WASHINGTON-With Independence Day festivities over, the U.S. Senate returned to Capitol Hill this week to blast off some of its own legislative fireworks and kick off the last few weeks before its long August recess. On Tuesday senators sparred on health care, a Supreme Court confirmation, an energy bill, and the stimulus bill-and still managed to find the time to swear in a new colleague.
"Welcome back to town," said Senate Minority Leader Mitch McConnell with a smile at an afternoon press conference.
Vice President Joe Biden helped light up the Senate floor by adding his presence to the Capitol Hill busyness while administering the oath of office to new Sen. Al Franken, D-Minn. In between committee meetings and policy lunches, senators hurried back to the floor to shake hands with Franken.
Democrats continued to step up the pressure for their summer agenda of health care reform and the Supreme Court justice confirmation, adding an energy bill to the mix. Majority Leader Harry Reid said in a Tuesday afternoon press conference following the respective parties' weekly policy lunches that he is already moving forward on a climate bill. He has scheduled meetings with committee leaders this week and projected a vote on the bill by mid-September.
Reid acknowledged the importance of the upcoming hearings for Supreme Court nominee Sonia Sotomayor and said that would take priority over all other tasks. However, Sen. John Cornyn, R-Texas, said Sotomayor would be asked tough questions.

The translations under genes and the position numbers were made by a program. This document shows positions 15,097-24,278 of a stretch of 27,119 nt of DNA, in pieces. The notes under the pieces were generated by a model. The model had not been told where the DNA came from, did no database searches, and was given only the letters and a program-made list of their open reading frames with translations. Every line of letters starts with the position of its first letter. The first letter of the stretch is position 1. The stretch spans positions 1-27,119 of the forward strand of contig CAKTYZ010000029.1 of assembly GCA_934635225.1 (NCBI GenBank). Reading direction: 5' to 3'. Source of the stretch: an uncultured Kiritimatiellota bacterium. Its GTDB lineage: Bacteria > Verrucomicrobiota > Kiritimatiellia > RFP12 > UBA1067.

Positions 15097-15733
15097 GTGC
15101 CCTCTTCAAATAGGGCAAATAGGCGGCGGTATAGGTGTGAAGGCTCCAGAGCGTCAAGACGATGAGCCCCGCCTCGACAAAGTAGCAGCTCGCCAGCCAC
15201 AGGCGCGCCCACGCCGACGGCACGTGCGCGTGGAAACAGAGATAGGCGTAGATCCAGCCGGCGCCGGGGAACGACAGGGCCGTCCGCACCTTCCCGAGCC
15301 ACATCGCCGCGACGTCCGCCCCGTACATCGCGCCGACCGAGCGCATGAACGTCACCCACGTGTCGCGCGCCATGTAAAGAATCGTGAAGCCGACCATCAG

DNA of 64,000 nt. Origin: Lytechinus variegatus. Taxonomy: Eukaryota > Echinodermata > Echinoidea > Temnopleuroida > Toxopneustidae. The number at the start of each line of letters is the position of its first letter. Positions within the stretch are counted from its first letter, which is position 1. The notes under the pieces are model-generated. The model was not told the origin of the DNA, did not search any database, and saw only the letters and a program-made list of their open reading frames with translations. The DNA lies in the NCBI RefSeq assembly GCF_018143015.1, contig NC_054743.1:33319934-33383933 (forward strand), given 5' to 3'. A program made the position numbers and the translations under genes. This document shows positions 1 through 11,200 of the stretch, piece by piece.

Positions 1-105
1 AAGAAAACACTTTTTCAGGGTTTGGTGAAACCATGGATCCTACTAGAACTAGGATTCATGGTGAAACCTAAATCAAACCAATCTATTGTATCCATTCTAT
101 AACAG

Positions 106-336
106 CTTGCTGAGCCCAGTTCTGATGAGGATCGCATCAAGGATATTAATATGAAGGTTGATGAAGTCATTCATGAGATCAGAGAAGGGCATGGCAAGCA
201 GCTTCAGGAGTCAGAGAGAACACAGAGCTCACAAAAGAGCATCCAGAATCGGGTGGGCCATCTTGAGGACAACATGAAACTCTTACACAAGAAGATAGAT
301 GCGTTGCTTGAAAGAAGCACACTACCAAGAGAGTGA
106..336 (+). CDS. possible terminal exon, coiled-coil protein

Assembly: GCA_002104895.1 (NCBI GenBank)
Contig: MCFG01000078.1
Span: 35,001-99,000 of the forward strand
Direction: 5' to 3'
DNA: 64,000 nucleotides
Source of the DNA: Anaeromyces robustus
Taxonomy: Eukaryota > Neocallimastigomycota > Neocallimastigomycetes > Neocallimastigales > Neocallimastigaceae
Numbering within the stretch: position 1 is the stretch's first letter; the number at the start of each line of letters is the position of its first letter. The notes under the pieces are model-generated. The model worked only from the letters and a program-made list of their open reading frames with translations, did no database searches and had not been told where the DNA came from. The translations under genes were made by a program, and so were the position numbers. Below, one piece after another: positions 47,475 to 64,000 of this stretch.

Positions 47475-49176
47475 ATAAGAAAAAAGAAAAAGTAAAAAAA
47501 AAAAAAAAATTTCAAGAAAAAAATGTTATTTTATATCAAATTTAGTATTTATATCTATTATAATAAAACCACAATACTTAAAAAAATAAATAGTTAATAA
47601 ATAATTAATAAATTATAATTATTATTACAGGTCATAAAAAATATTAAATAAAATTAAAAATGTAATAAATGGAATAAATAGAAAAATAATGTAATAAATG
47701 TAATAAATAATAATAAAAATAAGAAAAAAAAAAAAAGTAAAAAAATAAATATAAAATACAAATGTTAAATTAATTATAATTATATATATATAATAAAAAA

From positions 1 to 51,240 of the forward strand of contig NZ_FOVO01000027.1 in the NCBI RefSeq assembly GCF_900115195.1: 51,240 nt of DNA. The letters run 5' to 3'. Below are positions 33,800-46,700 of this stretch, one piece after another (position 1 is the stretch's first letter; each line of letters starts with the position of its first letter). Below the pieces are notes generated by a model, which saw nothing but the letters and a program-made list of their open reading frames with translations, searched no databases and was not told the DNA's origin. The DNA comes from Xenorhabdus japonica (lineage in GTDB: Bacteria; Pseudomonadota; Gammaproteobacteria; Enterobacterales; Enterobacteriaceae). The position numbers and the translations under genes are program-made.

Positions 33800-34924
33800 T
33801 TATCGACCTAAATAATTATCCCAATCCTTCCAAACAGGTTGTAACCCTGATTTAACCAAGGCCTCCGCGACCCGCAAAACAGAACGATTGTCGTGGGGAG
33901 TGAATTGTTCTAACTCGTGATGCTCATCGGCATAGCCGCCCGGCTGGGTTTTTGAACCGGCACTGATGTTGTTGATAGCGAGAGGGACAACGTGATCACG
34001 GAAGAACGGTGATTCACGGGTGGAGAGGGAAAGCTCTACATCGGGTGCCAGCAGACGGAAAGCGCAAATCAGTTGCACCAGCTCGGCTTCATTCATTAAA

In the continuing health committee hearings, Democrats brought more thunder in support of their health care reform overhaul, touting lower Congressional Budget Office (CBO) price-tag estimates, support from multiple national health care activist groups, and a favorable editorial from The New York Times. Republicans blasted away at the bill, saying the lower CBO estimates are misleading and do not match up with all that the Democrats' are proposing. Republicans also argued that the funding for the health bill would violate President Barack Obama's promise to not add any new taxes to households earning less than $250,000.
Sen. Christopher Dodd, D-Conn., said health care reform is making very good progress and a CBO cost estimate of $600 billion (down from over $1 trillion) is a great sign for a new draft of the bill that he now says will cover 97 percent of all Americans.
A 97 percent success rate, Republicans say, is not achievable without massive Medicaid expansion, which is not included in the CBO's most recent cost estimate. "This bill doesn't come close to achieving our goal of reducing health care costs and helping everyone get the care they need," said Sen. Mike Enzi, R-Wyo., the lead Republican on the Senate Health, Education, Labor and Pensions (HELP) Committee.
Republicans accused the Democrats of "rush and spend" habits and said they hoped to slow down the post-Fourth of July legislative push. "You can't spend money you don't have," said John Thune, R-S.D.